Deep Water review: What goes inside Ben Affleck’s head when he sees his wife dancing and flirting?
What: This is not your everyday ordinary erotic thriller
OTT movie Deep Water review
You’ve seen couples like the Van Allens. They’re perfect: she’s stunningly beautiful and he’s quiet and intelligent and very, very rich. Their child is cute, sometimes precocious but lovely. They live in a wonderful town where they spend their evenings partying. It looks like an endless summer.
Ben Affleck is Vic Van Allen, who spends all his time mountain biking, taking photographs and rearing snails. And being an attentive father to the couple’s little girl Trixie (for a change the child comes across as smart and not annoying. Played by Grace Jenkins). The gorgeous Ana De Armas (you’ve seen her in No Time To Die, Blade Runner 2045 and Knives Out) is Melinda Van Allen, the wife, who is sexy and vivacious and flirts with beautiful young men openly, with her husband watching but doing nothing.
The men at the parties comment to Vic, ke yaar, what kind of a man are you, how do you tolerate this much flirting. Ben Affleck’s Vic just calmly says, ‘I love her for what she is, as she is and wouldn’t want her to be any different.’
Everybody who sees her is amazed. Here is a stunning woman, who wears provocative clothes and is kissing and flirting with young men. She knows her husband is watching, and she provokes him again and again. It took me ten minutes to start wondering why they live like this.
Then you realize that divorce is a messy thing especially when the husband is a rich guy. You begin to feel sorry for Vic who does not drink, but handles all jokes made at his expense.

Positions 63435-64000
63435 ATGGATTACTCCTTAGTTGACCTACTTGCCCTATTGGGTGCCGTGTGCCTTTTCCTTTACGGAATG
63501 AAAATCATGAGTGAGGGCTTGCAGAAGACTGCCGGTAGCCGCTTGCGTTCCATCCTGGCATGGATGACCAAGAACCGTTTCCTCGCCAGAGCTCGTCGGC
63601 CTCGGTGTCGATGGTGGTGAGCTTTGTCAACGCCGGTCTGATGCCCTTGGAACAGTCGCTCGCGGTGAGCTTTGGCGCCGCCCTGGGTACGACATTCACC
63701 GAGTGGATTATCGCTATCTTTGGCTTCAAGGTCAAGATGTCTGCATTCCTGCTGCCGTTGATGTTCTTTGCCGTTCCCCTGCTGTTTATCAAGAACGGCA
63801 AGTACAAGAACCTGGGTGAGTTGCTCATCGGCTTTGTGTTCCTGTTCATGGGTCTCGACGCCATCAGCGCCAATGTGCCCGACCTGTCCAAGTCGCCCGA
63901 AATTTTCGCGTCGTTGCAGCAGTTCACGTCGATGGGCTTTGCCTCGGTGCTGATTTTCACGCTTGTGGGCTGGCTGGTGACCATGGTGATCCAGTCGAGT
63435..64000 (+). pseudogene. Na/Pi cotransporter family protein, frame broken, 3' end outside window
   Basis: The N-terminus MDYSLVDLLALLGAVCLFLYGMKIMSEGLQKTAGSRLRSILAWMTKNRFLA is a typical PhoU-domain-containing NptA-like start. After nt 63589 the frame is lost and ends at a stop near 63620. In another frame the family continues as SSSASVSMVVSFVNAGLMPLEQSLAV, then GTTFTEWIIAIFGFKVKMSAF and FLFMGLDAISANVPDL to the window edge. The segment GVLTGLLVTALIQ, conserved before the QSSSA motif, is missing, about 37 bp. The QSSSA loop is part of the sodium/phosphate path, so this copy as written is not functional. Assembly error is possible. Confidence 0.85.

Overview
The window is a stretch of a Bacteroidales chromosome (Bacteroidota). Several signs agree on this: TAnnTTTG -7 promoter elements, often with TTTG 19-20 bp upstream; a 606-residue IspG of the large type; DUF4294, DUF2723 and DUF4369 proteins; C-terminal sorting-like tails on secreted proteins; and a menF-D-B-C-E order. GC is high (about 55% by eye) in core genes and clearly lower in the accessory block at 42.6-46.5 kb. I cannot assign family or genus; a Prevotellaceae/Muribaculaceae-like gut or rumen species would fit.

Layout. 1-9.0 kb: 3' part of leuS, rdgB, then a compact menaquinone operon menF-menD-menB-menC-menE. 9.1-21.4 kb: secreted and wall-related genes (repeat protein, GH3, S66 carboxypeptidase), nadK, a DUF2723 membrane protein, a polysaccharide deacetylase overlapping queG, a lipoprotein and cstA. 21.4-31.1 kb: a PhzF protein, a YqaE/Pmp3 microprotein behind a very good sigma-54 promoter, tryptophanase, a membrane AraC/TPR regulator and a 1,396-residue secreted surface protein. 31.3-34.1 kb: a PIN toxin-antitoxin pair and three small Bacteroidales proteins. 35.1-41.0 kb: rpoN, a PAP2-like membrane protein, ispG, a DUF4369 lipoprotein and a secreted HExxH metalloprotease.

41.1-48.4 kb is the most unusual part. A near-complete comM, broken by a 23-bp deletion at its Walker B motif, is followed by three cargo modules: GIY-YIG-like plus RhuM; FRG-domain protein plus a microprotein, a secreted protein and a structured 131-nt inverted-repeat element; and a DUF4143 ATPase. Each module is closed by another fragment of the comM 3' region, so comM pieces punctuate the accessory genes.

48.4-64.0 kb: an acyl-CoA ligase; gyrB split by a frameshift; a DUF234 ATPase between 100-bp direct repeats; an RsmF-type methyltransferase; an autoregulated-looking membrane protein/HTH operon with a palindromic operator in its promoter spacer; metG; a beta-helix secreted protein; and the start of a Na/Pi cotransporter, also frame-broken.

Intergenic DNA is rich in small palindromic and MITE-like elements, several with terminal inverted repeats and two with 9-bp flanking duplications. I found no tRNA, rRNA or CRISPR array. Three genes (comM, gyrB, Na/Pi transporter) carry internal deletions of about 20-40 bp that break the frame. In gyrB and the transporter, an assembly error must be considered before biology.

You can imagine such conversation happening in your own group wherever you may be. One of the men in the group says, ‘So, you didn’t kill Martin?’ Vic answers, ‘Yes, I killed him.’ Everyone laughs because he used to be Melinda’s lads, and is missing. Vic rolls his eyes. But you know he does not like such things being said in public.
Melinda is such a treat for everyone’s eyes. She is so gorgeous; no wonder she attracts all kinds of young men. Someone’s making a living by sustainable living projects, another is a pianist at a local bar and another is just some good-looking guy… While you’re watching the movie at home on Amazon, you’re a little conflicted. What does she get by baiting her husband again and again? What drives her to flaunt her lovers in her husband’s face? Why is their relationship so weird?
She obviously has some kind of hold on her husband who cannot resist her physically. But she is cruel to him, teasing him and provoking him sexually and then calmly saying, ‘Shut the door on your way out.’ You wonder why he doesn’t get rid of her instead of the boyfriends…
But does he? There’s a new couple who is curious. And the husband Lionel Washington (played brilliantly by Tracy Letts) is suspicious of Vic. His wife is embarrassed about her husband, ‘I’m sorry that my husband is such a suspicious character.’
The tension between Vic and Melinda grows and grows and what we know about the disappearing boyfriends doesn’t seem wrong because she does not behave like good wives are supposed to. The director cleverly makes us culprits too. Shouldn’t we be horrified that a husband is making boyfriends of his wife disappear? Why are we so quick to judge someone who obviously is searching for a passionate relationship instead of being paraded as a trophy for a rich guy?
The pace of the movie is like an avalanche. At first snow falling down the hills looks beautiful, but when it picks up pace, you know the snow tumbling down the mountain is going to destroy everything in its path. You realise that you have been holding your breath as Vic rides down the mountain on his bicycle, chasing a man in his car. This is not your everyday ordinary erotic thriller. This is like the song (Paulo Conti’s Via Con Me) Melinda sings in the movie, ‘It’s wonderful, it’s wonderful… Chips chips! Chi-boom, chi-boom!’